In Mzeku & others v Volkswagen SA (Pty) Ltd (2001) 22 ILJ 1575 (LAC), the court held that the LRA doesn’t permit reinstatement where dismissal is found to be only procedurally unfair. However, the Labour Appeal Court is divided by the question whether a procedural flaw can render a dismissal substantively unfair as well.
If procedural errors result in matters of substance being neglected, a dismissal may well be found to be both procedurally and substantively unfair.
Can you imagine the excessive costs in terms of finances, time and resources to work through such cases? So many cases end up in the CCMA arbitration or Labour Court arena due to one simple reason: Lack of preparation. Employers are often too busy or are simply unaware of how to properly conduct and prepare for a disciplinary enquiry.
They have 3 options:
- Wing it and hope for the best
- Expend on an external professional so that the long term expenses are minimised
- Upskill on how to prepare for a disciplinary enquiry and avoid future costs
In preparing for a disciplinary enquiry, we would recommend following the following process:
- Remain as objective as possible. If you are unable to be objective, make use of the services of an external party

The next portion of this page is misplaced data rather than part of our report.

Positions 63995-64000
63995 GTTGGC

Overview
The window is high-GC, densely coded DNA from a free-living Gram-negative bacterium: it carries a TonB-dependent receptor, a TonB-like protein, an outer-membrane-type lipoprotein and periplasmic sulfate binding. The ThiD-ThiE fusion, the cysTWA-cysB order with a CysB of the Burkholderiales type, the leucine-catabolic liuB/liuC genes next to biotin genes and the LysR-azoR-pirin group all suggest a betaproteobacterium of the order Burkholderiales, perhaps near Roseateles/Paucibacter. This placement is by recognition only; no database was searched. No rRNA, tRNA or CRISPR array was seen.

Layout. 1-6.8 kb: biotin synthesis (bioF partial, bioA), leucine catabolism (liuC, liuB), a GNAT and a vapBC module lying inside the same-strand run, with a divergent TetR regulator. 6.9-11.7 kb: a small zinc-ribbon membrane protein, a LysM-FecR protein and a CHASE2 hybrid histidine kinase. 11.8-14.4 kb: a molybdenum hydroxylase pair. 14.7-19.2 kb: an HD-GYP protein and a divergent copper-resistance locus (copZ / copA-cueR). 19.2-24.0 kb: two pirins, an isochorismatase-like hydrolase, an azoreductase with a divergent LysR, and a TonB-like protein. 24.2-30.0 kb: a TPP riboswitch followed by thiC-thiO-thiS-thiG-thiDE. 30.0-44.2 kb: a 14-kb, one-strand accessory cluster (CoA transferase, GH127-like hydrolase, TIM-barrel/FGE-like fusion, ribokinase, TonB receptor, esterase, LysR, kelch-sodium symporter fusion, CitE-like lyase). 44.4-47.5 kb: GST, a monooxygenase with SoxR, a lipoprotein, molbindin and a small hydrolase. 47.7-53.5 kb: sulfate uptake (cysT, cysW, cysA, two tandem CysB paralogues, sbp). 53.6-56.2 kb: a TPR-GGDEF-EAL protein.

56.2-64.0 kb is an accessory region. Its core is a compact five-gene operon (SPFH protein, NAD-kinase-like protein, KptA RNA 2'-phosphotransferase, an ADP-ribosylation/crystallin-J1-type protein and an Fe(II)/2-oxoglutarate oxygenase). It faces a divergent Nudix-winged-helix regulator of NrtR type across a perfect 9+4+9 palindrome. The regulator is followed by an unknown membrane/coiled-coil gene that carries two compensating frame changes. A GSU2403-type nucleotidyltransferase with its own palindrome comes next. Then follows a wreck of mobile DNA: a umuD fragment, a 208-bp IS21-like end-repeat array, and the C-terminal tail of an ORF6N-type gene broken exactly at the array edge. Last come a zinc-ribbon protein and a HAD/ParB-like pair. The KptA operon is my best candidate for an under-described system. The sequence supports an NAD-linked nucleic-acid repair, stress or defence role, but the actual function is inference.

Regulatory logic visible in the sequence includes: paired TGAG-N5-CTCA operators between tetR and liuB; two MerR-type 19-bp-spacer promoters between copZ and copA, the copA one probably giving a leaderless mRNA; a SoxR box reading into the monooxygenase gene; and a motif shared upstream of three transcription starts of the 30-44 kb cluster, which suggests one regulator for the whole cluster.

- Begin your investigation
- Decide whether or not to suspend the employee, particularly if a person or property is under threat, or if he or she may tamper with evidence
- Gather your facts
- Ask questions, examine documentation and thoroughly investigate the circumstances surrounding the alleged incident
- Consider both the factors which lead up to the incident, as well as surrounding factor which may enhance or mitigate the allegations
- Seriously assess whether you have sufficient evidence to proceed with a disciplinary enquiry
- Formulate the charges
- Sort your evidence into a cohesive and sequential format
- Select your witnesses carefully
- Decide what documentation you will use
- Decide who will present the evidence at the disciplinary inquiry
- Prepare questions for the employee’s witnesses
- Plan questions that could be used to cross-examine the accused’s evidence
Remember the words of Benjamin Franklin: “He who fails to plan, is planning to fail!”
To learn more about preparation, conducting and competently running disciplinary inquiries email Gordon for more details: email@example.com.